22. 22. Ethical Practices - Data Science Oath I recognize that data science has material consequences for individuals and society, so no matter what project or role I pursue, I will use my skills for their well-being. I will consider the privacy, dignity and fair treatment of individuals when selecting the data permissible in a given application, putting those considerations above the model’s performance. I have a responsibility to bring data transparency, accuracy and access to consumers, including making them aware of how their personal data is being used. I will act deliberately to ensure the security of data and promote clear processes and accountability for security in my organization. I will invest my time and promote the use of resources in my organization to monitor and test data models for any unintended social harm that the modeling may cause. https://www.forbes.com/sites/baininsights/2018/06/13/data-scientists-take-a-hippocratic-oath/#3dc4760d1bcb
  23. 23. Ethical Design Checklist ❏ Have we listed how this technology can be attacked or abused? ❏ Have we tested our training data to ensure that it is fair and representative? ❏ Have we studied and understood possible sources of bias in our data? ❏ Does our team reflect diversity of opinions, backgrounds, and kinds of thought? ❏ What kind of user consent do we need to collect and use the data? ❏ Do we have a mechanism for gathering consent from users? ❏ Have we explained clearly what users are consenting to? ❏ Do we have a mechanism for redress, if people are harmed by the results? ❏ Can we shut this software down in production if it is behaving badly? ❏ Have we tested for fairness with respect to different user groups? ❏ Have we tested for disparate error rates among different user groups? ❏ Do we test and monitor for model drift to ensure our software remains fair over time? ❏ Do we have a plan to protect and secure user data?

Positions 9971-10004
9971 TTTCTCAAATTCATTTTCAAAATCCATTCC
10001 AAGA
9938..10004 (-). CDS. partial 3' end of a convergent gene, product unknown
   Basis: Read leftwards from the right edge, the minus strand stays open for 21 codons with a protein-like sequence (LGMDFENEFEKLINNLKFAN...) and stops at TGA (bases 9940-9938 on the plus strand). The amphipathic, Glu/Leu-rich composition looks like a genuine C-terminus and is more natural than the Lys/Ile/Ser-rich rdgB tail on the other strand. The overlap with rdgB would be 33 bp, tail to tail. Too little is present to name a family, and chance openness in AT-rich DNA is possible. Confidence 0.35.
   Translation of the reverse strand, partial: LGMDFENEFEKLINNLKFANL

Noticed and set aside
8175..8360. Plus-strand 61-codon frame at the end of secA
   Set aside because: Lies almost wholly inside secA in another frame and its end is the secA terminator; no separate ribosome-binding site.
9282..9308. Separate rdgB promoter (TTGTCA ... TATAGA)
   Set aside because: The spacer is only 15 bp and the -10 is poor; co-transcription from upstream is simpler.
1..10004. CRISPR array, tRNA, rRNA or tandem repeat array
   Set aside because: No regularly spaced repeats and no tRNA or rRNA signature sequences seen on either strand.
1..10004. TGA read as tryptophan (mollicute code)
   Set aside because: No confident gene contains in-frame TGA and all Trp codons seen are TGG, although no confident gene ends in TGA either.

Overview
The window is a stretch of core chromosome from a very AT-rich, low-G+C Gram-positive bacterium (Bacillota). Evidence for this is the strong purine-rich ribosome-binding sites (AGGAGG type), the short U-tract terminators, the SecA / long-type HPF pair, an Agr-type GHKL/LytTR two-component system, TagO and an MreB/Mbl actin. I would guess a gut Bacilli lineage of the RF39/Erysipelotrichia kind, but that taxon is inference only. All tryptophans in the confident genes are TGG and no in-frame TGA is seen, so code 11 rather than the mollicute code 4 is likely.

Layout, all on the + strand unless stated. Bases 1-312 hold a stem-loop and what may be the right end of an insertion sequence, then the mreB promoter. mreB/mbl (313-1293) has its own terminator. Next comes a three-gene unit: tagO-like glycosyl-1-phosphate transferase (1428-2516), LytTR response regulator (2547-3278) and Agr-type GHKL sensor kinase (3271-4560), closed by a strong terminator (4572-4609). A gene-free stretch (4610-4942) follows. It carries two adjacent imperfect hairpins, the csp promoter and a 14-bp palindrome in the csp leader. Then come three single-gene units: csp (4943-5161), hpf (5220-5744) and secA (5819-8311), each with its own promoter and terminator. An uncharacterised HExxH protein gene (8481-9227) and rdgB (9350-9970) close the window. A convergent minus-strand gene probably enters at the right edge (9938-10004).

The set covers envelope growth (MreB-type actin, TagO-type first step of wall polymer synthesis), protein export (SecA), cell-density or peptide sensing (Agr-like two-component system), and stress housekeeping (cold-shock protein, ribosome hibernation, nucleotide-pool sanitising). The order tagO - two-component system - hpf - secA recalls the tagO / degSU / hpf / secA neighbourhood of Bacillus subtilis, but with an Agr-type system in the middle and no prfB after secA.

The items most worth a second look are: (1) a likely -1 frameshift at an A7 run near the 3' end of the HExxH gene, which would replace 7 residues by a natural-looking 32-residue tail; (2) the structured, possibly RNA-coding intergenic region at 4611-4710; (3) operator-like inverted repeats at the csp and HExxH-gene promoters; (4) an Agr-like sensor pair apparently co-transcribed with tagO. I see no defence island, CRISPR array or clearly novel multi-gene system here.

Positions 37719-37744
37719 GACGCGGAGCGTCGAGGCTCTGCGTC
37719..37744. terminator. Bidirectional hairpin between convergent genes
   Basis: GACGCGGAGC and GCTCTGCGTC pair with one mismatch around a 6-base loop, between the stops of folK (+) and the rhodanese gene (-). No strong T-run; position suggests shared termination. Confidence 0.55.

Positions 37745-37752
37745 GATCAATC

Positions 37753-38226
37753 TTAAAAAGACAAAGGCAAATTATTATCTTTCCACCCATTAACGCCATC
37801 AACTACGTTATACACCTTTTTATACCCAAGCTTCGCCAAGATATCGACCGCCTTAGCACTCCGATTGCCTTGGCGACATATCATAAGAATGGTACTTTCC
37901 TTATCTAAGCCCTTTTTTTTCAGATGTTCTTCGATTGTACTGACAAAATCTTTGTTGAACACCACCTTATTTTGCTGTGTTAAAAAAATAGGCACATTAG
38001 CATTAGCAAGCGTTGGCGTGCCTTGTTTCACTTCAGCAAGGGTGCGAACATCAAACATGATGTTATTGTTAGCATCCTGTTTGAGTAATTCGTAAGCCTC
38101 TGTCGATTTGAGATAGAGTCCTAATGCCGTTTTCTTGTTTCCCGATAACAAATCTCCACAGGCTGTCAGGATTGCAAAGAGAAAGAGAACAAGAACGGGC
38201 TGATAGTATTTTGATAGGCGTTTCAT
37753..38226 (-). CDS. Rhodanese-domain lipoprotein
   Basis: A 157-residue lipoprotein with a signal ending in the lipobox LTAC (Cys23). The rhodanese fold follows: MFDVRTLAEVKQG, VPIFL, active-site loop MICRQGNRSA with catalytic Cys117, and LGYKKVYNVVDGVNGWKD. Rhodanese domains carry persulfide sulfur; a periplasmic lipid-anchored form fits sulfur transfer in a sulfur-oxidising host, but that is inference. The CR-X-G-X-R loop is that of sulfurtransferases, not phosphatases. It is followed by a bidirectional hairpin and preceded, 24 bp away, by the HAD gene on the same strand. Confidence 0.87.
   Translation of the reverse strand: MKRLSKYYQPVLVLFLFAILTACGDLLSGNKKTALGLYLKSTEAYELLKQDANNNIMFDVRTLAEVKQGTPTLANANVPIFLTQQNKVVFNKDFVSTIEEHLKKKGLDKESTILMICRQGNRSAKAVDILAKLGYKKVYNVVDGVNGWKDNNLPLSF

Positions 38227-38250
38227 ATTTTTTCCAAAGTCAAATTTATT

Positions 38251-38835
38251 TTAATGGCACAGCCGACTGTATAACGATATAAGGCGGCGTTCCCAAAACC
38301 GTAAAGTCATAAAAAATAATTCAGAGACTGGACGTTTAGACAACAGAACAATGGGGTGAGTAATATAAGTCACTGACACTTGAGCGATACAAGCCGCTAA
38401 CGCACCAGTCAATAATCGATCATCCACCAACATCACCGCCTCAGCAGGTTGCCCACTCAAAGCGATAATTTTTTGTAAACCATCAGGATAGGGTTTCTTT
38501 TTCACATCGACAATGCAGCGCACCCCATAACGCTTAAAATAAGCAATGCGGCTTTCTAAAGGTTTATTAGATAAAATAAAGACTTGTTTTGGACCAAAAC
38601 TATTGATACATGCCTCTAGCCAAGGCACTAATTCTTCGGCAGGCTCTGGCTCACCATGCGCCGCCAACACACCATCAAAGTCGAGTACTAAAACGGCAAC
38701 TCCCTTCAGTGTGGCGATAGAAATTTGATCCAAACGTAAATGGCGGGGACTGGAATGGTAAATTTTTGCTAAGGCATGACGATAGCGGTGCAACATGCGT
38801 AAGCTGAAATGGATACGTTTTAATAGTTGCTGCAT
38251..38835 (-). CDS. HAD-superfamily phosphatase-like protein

24. 24. A network of 6 service providers in Richmond, VA wanted to know who their overlapping populations where in order to better coordinate preventative care for superutilizing individuals. Ethical Challenges: 1. Guarantee that the sharing of information across service providers is limited to the minimal 2. Ensure algorithms predicting risks for high need population are transparent and unbiased Identifying Overlapping Services and Coordinating Service Provision Across Networks of Service Providers Understands the societal outcomes and ethical implications
  25. 25. The biggest barrier to scaling new and productive uses of data across institutions came down to 5 words: Trust Power (Dis)Incentives Accountability Relevance
  26. 26. GOVERNMENT VOLUNTEER DATA COMMUNITY Nonprofits & Community Organizations FOUNDATIONSIndustry UNIVERSITIES Collaboratively Develop Data Standards & Interoperable Tools Provide Technical Assistance and Change Management Services Define Shared Needs Assessment & Use Case Discovery Characteristic 3: Ecosystem for Social Impact
  27. 27. People with enough experience with the workings of a community to understand its technology needs, and enough experience with technology to take leadership in addressing those needs.
  28. 28. Ecosystem Data Maturity Venn Diagram Visionary Leadership Service Delivery Staff TechnologistsPolicy Wonks